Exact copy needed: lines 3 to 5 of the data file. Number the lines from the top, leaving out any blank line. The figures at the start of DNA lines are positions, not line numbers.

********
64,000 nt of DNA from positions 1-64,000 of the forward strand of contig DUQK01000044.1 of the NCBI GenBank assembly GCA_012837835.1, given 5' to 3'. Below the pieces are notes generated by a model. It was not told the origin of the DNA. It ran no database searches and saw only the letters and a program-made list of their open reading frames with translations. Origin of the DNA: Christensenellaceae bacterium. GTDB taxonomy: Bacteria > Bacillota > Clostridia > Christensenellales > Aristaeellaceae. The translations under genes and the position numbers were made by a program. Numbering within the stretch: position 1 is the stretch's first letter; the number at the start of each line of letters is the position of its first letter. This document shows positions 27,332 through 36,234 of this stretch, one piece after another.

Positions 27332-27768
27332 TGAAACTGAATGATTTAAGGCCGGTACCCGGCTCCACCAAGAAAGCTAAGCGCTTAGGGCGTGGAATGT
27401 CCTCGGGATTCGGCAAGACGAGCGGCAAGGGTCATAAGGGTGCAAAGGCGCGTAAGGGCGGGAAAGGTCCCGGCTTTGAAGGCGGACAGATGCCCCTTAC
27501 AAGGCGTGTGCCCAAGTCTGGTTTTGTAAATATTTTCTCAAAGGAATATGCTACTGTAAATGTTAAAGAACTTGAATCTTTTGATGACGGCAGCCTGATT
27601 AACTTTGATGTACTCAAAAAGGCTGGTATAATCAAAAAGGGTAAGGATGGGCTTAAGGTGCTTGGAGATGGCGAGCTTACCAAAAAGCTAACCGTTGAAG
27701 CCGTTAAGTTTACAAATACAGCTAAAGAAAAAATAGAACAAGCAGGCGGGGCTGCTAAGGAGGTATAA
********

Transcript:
27332 TGAAACTGAATGATTTAAGGCCGGTACCCGGCTCCACCAAGAAAGCTAAGCGCTTAGGGCGTGGAATGT
27401 CCTCGGGATTCGGCAAGACGAGCGGCAAGGGTCATAAGGGTGCAAAGGCGCGTAAGGGCGGGAAAGGTCCCGGCTTTGAAGGCGGACAGATGCCCCTTAC
27501 AAGGCGTGTGCCCAAGTCTGGTTTTGTAAATATTTTCTCAAAGGAATATGCTACTGTAAATGTTAAAGAACTTGAATCTTTTGATGACGGCAGCCTGATT